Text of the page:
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Editorial: Good for Garland: The attorney general goes to court to defend voting rights

Atty. Gen. Merrick Garland stands outside.
Atty. Gen. Merrick Garland announced that the Justice Department is suing Georgia over its new election law.
(Andrew Harnik / Associated Press)

Atty. Gen. Merrick Garland announced Friday that the Justice Department is suing Georgia over the state’s new “Election Integrity Act.” The lawsuit makes a powerful case that the measure, one of several enacted by Republican-controlled state legislatures around the country, violates Section 2 of the 1965 Voting Rights Act. The attorney general’s activism is especially welcome given the stonewalling of voting-rights legislation by congressional Republicans.

The complaint filed in federal court in Atlanta challenges several provisions of Georgia’s law, including identification requirements for obtaining an absentee ballot, limitations on ballot drop boxes and the now notorious ban on efforts by churches and civic groups to provide food and water to people waiting in line to vote.

Assistant Atty. Gen. for Civil Rights Kristen Clarke maintained that the Georgia law was “adopted with a racially motivated purpose.” That’s a dramatic accusation, but the department’s complaint amply supports it. It recites the history of discrimination against Black voters in Georgia and notes that the Legislature acted with knowledge of the disproportionate effect the law’s provisions would have on “Black voters’ ability to participate in the political process on an equal basis with white voters.”

Section 2, which applies nationwide, traditionally has been used to challenge district lines that dilute the political influence of minority voters. But that provision has acquired new importance in protecting the right to vote since 2013. That was the year the Supreme Court essentially gutted another provision, Section 5, that requires jurisdictions with a history of racial discrimination to “pre-clear” changes in their election rules with the Justice Department or a federal court in Washington, D.C. (Before that decision, Georgia was subject to pre-clearance.)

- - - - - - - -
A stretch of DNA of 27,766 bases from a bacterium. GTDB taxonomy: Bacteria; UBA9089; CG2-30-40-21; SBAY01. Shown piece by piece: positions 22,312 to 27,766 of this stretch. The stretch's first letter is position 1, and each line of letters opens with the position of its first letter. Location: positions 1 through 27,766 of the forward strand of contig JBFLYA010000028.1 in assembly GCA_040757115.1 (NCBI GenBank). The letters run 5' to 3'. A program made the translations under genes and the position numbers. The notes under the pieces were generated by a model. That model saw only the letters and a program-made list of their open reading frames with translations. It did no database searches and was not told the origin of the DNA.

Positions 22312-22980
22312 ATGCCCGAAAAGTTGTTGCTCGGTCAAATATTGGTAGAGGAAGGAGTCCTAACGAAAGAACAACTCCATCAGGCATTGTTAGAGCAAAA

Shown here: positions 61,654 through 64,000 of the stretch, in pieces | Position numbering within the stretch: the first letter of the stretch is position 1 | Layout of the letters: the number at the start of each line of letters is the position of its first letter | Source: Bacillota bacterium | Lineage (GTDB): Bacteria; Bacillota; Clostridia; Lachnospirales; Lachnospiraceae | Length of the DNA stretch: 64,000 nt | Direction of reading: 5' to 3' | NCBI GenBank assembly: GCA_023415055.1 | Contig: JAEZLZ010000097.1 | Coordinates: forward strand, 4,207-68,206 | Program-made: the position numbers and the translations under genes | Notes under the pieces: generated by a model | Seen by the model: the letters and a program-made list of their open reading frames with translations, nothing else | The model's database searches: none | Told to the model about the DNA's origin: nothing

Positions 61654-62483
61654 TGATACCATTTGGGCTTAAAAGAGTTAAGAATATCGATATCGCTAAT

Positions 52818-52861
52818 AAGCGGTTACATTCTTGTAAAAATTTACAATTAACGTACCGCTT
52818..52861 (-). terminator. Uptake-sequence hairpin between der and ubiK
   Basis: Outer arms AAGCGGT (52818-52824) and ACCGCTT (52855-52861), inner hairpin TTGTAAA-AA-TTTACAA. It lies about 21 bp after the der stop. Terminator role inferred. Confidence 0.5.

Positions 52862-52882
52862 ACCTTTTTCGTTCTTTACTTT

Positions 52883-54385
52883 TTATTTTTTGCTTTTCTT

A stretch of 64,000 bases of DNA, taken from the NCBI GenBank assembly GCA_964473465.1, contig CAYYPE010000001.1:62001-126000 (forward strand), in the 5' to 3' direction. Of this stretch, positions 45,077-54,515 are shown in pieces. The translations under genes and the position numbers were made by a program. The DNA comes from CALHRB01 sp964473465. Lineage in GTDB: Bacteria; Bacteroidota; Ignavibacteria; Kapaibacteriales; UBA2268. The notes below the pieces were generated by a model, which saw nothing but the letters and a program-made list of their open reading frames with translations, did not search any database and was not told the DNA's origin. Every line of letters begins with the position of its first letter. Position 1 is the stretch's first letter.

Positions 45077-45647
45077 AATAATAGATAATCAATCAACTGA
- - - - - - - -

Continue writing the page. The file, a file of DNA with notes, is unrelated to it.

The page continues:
It’s unclear how effective lawsuits filed under Section 2 will be in countering restrictive election laws and regulations. The Supreme Court will rule soon on the use of Section 2 to challenge two features of elections in Arizona: a requirement that officials discard provisional ballots cast by voters who showed up at the wrong precinct, and a limitation on the collection of mail ballots by third parties (also known as ballot harvesting).

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On the other hand, requiring states with a history of discrimination to pre-clear changes in their election laws proved a potent protection for voting rights before 2013, when the Supreme Court struck down as outdated the formula used to determine which jurisdictions were subject to pre-clearance.

The pre-clearance system would be reinvigorated if Congress passed the John Lewis Voting Rights Advancement Act, one of two election-related proposals being pressed by congressional Democrats. The other is the For the People Act, which would among other provisions require states to offer 15 days of early voting and allow wide use of voting by mail. The For the People Act passed the House in March, but has stalled in the Republican-controlled Senate where debate was blocked Tuesday by a filibuster.

Garland’s commitment to aggressively protect voting rights is in the best traditions of the Justice Department. He has promised to double the number of employees in the department’s Civil Rights Division charged with enforcing protections for the right to vote. But the department’s lawyers would find it far easier to protect voting rights if Congress fulfilled its part of the bargain.


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